Watercolor Painting in Photoshop CC Tutorial

Draw It. Scan It. Paint It. Print It. 


As designers we tend to spend a lot of time simply making vector designs on the computer and not enough time actually sketching out images that we can manipulate in Photoshop. We don’t have to make everything into a vector graphic. In fact, it’s incredibly boring and monotonous to do this all the time! This tutorial will allow you to get out of your comfort zone and create something simply for the sake of creating it. I was originally inspired to do this by a few designs I saw on Pinterest. We can make things on our own without having to attach a fake business to our creations. Let’s get started!

  1. Start by drawing a super cool image that you will later scan into the computer. I drew a fashion illustration because as I’ve mentioned before, I once wanted to be a fashion designer. I also originally did this project for a class called Specialized Studies in Design so it’s going to be interesting recreating this initial idea. 

2. Once you have “perfected” your image, scan it onto a computer at at least 300 dpi to ensure the quality of your image. 


3. Open the image in Photoshop, making sure that your color mode is set to either CMYK or RGB…I originally scanned my images in grayscale and one time forgot to change the color mode after making a few layers and everything ended up flattened. Don’t make the same mistakes as me. 


4. If you have any imperfections such as obscure pencils marks you can use the Healing Brush to make them disappear in a matter of seconds. You can also use the Spot Healing Brush if the area isn’t too big, but that’s entirely up to you. A lot of times I will go back in with this tool to clean up the blurry lines that the Healing Brush can sometimes create. Just remember to not overdo it, this is art as well as design so it doesn’t have to be spot free.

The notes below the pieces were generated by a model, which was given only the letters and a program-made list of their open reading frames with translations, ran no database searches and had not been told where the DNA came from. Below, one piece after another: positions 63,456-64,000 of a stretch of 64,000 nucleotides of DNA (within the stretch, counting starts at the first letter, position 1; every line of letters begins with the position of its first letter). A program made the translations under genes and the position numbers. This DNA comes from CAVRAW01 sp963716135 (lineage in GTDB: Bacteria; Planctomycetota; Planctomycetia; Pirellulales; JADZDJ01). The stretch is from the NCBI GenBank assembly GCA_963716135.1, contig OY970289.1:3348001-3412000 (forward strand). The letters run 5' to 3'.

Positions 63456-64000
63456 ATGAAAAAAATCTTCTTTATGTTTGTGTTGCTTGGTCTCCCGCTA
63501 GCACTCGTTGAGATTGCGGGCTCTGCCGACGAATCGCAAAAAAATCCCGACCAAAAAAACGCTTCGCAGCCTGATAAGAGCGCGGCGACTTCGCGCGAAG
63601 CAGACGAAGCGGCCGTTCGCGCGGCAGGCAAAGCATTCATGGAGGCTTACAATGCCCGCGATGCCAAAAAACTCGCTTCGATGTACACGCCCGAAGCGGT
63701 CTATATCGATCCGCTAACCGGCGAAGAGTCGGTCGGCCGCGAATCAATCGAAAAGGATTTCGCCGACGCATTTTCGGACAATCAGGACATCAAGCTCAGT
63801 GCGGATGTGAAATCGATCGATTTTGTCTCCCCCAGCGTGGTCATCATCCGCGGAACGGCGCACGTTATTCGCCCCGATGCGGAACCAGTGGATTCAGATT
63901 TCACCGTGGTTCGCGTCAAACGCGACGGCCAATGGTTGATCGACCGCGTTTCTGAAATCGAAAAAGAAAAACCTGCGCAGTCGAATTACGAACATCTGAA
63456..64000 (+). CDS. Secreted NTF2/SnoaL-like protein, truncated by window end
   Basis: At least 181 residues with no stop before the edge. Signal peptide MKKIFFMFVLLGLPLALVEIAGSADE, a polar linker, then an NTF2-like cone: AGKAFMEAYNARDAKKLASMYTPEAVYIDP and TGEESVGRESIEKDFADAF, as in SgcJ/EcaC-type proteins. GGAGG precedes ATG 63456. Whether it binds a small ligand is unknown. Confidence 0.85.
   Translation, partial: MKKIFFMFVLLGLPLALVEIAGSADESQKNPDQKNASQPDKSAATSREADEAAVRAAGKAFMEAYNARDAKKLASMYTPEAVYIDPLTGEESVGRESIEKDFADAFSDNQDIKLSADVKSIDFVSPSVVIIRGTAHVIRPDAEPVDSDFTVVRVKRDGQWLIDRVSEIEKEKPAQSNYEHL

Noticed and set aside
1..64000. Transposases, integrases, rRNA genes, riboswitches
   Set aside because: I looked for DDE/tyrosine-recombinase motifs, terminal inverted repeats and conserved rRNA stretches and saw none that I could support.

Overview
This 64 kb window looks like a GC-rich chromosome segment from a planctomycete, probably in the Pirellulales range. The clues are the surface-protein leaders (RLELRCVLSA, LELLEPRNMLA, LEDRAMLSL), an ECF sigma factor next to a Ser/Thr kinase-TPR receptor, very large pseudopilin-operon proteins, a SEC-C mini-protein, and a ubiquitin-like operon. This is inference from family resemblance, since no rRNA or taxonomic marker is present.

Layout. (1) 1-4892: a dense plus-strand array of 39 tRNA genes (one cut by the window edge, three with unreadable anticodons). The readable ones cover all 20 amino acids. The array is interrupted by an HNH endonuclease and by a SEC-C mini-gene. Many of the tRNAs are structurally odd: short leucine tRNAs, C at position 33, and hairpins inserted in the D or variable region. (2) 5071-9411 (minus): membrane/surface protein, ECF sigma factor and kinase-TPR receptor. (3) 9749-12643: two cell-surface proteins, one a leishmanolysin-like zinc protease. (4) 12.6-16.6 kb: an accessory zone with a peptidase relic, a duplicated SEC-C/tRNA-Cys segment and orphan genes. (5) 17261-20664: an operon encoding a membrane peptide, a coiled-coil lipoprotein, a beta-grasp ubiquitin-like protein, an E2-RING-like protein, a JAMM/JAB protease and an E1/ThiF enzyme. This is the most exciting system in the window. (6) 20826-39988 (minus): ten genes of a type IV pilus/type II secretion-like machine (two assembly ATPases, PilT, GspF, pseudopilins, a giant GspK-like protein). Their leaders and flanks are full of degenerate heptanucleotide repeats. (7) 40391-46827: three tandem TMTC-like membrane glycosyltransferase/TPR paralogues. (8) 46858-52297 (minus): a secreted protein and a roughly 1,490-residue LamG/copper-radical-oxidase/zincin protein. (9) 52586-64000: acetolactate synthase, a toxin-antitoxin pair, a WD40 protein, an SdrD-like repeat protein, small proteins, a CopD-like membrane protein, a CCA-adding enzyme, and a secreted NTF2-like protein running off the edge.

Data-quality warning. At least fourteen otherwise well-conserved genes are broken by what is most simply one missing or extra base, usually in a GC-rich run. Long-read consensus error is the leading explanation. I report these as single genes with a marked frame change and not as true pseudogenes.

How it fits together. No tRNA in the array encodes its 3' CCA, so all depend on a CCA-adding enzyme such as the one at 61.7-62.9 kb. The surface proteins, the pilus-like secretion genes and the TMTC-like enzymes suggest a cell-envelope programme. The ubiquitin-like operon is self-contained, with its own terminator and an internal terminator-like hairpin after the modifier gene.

5. Next you will want to use the Burn tool to darken your pencil lines so they are a little more prominent. I like to keep the Exposure pretty low when it comes to this, so I kept it at 25% and my Range is set to midtones. Makes sure to adjust your brush to accommodate for line thickness. 


6. After this you can use your Dodge tool to add highlights to the image. I kept my Range at midtones and changed my Exposure to 25% because I don’t want it to be too obvious what has been done.  I used it to lighten up the areas I will later be painting on. 


7. Now that you have everything set up just so, you will want to create a different layer for each of the aspects of your drawing that you will be painting. It is important to do this so that you are able to easily create the desired effect later on and won’t have to worry about it along the way. 


8. Select a simple brush and keep the opacity at 100%. While this technique looks really…interesting now, it will pay off in the long run. Otherwise you won’t be able to let go of your mouse and trust me, your hand is going to cramp up after a short while.


9. Next, begin painting your sketch. After you finish a layer, go ahead and lower the Opacity of it so you can see where you need to clean up the edge. 


10. Grab your Eraser tool, select the size you need, and make sure to lower the hardness to at least 50%, we don’t want to create harsh edges here.


11. After your first layers of painting, you can create a layer and name it Shadows for each of the original layers you have, in this layer you can go back to each of the pieces you already painted and add in some more depth to the image. Make sure this layer is above the one you are wanting to add shadow to. 


12. In order to properly select the right color for creating more shadows, increase the opacity of one layer at a time, use your eyedropper to select the color, and then decrease that layer again. 


13. Paint in shadows. 


14. Repeat steps 11-13 for the rest of your painted sections.

15. After you finish adding in shadows, decrease each individual Shadow Layer until your image looks seamless. 


16. When you have finished your digital painting go ahead and print it out, don’t just leave it in the digital realm. Mat it on a piece of black matboard. Frame it. Use spray adhesive and attach it to a canvas. Do whatever your little creative heart desires. When I first did this I attached my drawings to cardstock I had painted on with foam core and then attached that to a canvas I painted on as well. 



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